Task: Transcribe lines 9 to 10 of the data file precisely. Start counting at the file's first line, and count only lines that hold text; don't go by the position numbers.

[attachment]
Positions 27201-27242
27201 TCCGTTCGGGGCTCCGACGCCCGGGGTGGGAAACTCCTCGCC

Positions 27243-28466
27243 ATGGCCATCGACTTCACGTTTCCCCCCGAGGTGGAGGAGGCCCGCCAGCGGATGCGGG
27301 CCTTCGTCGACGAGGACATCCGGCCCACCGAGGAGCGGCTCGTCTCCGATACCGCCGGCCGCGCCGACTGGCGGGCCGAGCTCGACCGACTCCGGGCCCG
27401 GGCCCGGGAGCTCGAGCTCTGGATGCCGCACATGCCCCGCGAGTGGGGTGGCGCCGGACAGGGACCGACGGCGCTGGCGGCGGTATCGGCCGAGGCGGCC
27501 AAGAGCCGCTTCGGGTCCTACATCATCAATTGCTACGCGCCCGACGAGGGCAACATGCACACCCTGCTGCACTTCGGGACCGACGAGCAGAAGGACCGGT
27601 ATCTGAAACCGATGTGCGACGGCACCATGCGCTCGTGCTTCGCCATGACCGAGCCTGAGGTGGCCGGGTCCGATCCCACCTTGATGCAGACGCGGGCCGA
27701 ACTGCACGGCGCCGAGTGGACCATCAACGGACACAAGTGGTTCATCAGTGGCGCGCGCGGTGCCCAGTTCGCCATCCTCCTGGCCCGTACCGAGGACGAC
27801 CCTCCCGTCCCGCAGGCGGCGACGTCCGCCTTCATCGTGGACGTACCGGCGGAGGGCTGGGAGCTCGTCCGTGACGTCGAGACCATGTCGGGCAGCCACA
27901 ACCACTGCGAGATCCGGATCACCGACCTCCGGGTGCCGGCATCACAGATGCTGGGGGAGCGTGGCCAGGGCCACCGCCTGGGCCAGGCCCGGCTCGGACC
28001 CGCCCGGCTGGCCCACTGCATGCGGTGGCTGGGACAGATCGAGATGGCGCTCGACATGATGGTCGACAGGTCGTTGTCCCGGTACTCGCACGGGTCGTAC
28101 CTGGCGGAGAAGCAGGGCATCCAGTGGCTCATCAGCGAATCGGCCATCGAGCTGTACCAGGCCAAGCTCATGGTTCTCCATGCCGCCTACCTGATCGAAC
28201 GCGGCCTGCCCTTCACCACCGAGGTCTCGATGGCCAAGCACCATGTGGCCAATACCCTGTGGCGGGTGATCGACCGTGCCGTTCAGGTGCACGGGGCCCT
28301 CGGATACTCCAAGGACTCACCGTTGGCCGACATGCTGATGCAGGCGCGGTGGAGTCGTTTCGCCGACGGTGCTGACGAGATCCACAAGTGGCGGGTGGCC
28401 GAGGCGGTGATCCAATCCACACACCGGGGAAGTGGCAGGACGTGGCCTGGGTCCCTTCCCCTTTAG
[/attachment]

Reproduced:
27701 ACTGCACGGCGCCGAGTGGACCATCAACGGACACAAGTGGTTCATCAGTGGCGCGCGCGGTGCCCAGTTCGCCATCCTCCTGGCCCGTACCGAGGACGAC
27801 CCTCCCGTCCCGCAGGCGGCGACGTCCGCCTTCATCGTGGACGTACCGGCGGAGGGCTGGGAGCTCGTCCGTGACGTCGAGACCATGTCGGGCAGCCACA